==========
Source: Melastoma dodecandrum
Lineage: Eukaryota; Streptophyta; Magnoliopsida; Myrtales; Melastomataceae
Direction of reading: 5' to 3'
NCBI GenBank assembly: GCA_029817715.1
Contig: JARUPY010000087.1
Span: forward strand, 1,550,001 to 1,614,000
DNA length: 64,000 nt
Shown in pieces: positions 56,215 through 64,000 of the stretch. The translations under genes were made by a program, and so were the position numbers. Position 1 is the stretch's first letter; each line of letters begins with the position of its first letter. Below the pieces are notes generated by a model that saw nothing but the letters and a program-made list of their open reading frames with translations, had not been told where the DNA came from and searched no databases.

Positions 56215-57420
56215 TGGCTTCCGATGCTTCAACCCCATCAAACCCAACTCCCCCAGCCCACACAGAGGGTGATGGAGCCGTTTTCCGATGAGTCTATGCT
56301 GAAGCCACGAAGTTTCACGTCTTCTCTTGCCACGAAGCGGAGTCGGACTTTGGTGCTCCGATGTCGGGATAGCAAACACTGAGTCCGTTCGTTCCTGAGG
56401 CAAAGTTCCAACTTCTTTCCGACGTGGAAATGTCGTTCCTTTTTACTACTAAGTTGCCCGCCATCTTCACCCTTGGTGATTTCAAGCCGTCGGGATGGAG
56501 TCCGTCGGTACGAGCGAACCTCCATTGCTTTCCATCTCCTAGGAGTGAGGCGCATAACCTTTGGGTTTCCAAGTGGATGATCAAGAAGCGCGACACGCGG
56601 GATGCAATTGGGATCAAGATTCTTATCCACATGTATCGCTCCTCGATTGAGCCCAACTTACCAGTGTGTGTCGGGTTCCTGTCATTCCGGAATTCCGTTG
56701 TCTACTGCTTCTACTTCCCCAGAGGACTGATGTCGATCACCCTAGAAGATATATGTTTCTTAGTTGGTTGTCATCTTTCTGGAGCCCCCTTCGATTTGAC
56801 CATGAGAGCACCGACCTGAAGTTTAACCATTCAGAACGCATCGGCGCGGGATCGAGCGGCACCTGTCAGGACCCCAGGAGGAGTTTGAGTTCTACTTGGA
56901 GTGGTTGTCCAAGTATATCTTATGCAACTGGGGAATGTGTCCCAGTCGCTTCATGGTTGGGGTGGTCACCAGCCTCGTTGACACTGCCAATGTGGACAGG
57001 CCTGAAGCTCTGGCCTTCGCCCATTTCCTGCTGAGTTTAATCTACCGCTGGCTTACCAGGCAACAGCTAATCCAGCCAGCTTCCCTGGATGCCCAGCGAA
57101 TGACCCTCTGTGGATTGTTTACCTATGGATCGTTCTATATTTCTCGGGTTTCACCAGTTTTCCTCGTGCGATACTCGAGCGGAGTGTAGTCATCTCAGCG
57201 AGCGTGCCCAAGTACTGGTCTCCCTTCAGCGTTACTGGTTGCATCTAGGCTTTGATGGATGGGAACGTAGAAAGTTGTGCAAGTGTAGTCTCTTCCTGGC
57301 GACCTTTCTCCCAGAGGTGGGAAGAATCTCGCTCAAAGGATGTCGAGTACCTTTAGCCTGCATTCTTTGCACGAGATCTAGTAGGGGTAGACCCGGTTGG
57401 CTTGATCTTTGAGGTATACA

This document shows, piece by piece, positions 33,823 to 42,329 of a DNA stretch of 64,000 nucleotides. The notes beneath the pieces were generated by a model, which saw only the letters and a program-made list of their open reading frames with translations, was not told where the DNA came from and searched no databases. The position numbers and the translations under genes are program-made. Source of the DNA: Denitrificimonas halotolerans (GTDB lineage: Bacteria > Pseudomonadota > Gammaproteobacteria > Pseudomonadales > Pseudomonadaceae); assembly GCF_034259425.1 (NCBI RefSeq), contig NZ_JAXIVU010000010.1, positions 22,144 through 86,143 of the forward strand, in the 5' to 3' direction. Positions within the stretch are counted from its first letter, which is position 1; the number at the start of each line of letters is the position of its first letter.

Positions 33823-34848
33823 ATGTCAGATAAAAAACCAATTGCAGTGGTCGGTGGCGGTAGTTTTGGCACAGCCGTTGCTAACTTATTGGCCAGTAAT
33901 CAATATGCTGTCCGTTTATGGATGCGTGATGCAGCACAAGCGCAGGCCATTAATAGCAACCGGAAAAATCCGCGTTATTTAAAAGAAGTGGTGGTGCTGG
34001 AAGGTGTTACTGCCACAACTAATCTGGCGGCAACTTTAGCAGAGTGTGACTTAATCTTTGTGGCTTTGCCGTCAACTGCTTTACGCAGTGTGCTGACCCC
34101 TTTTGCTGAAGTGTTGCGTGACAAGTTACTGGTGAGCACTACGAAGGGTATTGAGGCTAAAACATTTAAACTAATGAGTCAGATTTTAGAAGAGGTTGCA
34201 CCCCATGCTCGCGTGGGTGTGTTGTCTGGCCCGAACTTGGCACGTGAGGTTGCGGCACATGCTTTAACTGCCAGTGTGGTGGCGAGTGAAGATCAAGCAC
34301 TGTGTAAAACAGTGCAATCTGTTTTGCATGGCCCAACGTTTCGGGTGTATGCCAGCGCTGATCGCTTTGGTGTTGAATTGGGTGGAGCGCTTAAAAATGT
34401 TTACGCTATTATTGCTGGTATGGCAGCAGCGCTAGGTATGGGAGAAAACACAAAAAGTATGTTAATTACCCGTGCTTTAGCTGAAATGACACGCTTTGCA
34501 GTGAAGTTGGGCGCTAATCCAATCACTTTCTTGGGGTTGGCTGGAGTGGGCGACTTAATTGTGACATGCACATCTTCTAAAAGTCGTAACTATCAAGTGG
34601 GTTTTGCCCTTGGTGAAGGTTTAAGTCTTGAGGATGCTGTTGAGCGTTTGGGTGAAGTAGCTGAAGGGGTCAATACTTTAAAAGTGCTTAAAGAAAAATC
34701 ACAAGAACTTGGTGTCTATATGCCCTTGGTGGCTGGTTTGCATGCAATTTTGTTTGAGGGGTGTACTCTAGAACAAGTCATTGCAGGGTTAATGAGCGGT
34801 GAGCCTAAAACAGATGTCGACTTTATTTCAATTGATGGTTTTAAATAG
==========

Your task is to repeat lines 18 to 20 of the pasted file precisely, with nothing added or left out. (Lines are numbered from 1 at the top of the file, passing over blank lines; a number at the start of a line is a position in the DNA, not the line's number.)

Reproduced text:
57001 CCTGAAGCTCTGGCCTTCGCCCATTTCCTGCTGAGTTTAATCTACCGCTGGCTTACCAGGCAACAGCTAATCCAGCCAGCTTCCCTGGATGCCCAGCGAA
57101 TGACCCTCTGTGGATTGTTTACCTATGGATCGTTCTATATTTCTCGGGTTTCACCAGTTTTCCTCGTGCGATACTCGAGCGGAGTGTAGTCATCTCAGCG
57201 AGCGTGCCCAAGTACTGGTCTCCCTTCAGCGTTACTGGTTGCATCTAGGCTTTGATGGATGGGAACGTAGAAAGTTGTGCAAGTGTAGTCTCTTCCTGGC